Tapping into a growing need in southern Minnesota
When Tyler Wenner opened Kato Manufacturing in 2018, he started at zero.
“I started Kato Manufacturing from scratch. I had a little bit of equipment, and this building was available. I talked to a few different customers, and they said they were busy and they’d shoot us work. So I bought five welders and a saw and rented this place,” Wenner said. “It was me and five other guys. We started building stuff and just kept growing from there. It’s turned into something substantially bigger than I thought it would be.”
In its contract manufacturing capacity, Kato Manufacturing serves a wide range of industries, including commercial construction, agriculture and mining. Its customers are located primarily in the Midwest, but it also ships throughout the U.S. and Canada.
“We do so many different things, but we do that on purpose. Now we’re in all these sectors,” Wenner said. “We’re not just shooting from the hip. They’re sectors that we think we can be good at. The theory is when one industry gets a little slow, hopefully another one will carry us through.”
In the commercial construction sector, it provides products such as staircases, mezzanines, industrial duct work, hoppers, generator bases, concrete inserts and high-end residential, commercial and industrial hand railings.
“Say a contractor needs to put up a steel building and it’s got multiple levels. We’ll fabricate all the structural steel, the staircases, the railings, everything. Then we’ll go out and erect it, too. We do all the field welding,” Wenner said.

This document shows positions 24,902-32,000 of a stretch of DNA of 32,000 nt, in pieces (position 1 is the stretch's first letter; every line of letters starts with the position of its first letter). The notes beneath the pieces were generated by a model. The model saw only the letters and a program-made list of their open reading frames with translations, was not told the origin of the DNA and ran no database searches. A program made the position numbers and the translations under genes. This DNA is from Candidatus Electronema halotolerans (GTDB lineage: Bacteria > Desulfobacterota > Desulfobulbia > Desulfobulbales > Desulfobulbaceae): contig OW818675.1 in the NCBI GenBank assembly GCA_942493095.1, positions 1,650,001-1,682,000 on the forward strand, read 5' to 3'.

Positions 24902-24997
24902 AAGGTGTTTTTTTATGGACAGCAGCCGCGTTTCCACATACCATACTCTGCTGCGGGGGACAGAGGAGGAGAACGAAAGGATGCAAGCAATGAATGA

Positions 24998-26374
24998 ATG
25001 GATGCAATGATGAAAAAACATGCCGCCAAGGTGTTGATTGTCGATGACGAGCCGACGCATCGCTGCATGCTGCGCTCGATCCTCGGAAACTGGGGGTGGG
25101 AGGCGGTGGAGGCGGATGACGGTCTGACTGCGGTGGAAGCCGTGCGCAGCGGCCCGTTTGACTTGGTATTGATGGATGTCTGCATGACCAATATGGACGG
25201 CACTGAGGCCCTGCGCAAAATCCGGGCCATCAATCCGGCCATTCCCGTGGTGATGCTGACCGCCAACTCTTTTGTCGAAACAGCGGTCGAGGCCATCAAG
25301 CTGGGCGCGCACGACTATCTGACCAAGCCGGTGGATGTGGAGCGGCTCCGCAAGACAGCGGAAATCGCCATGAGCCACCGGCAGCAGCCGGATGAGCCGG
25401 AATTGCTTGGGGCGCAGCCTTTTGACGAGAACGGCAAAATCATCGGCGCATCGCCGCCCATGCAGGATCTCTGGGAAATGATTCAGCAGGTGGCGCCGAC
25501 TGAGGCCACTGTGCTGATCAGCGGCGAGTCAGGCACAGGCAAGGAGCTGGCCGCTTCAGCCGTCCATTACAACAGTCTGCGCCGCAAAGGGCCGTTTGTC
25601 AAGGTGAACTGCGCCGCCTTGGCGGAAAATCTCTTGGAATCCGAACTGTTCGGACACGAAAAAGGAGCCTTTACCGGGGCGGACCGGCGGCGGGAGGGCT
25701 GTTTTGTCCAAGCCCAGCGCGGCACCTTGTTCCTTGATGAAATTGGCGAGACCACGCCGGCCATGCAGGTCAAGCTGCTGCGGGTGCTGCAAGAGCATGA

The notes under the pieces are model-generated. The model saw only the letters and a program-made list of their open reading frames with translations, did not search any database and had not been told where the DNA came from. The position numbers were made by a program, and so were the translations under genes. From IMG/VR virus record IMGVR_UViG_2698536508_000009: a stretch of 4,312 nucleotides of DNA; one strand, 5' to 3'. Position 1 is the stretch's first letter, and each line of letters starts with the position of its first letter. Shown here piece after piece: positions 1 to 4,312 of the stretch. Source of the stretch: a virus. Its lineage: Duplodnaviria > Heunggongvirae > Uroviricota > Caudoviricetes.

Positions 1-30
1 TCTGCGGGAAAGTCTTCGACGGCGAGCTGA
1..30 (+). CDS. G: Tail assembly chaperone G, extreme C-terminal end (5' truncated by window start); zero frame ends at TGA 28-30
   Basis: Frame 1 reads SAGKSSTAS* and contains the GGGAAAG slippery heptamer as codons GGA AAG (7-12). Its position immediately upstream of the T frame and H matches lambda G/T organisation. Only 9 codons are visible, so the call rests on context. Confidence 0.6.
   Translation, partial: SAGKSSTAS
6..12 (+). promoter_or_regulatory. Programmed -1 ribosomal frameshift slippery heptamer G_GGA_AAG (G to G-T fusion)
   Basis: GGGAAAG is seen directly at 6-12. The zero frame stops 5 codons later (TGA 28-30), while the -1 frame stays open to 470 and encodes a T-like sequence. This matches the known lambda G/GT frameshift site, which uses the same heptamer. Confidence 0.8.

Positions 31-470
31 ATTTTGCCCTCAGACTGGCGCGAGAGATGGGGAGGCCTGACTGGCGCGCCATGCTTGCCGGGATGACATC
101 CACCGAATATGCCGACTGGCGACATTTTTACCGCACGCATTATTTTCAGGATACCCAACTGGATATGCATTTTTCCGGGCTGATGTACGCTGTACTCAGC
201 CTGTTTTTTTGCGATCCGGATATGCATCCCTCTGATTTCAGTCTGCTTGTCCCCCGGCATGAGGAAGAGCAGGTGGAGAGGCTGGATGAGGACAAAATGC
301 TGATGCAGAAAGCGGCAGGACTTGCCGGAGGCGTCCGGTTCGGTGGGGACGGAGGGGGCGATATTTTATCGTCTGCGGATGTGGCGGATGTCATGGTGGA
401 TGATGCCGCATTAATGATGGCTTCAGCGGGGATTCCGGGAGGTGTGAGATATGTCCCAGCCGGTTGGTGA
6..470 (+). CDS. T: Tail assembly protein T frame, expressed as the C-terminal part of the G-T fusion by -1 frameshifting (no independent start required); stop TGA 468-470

The ag sector makes up a substantial portion of Kato Manufacturing’s customer base, keeping it busy building food processing and grain handling equipment.
“Fifty percent of our work is directly related to ag,” Wenner said. “We do processing equipment for canning factories, popcorn plants, flour mills and pea protein plants. Each plant has different technology, but they are doing essentially the same thing: they’re bringing something raw in and processing it into something else. It’s got to get lifted, carried, pushed, shoved, canned, moved or boxed, and all that requires equipment. A lot of that equipment is customized to the plant, so it has to be custom fabricated. That’s where we come in.”
The company’s 15 employees are busy, logging about 34,000 man-hours per year. Located at 480 N. Industrial Road in Mankato, Kato Manufacturing currently occupies a 35,000-square-foot space, which it is rapidly outgrowing.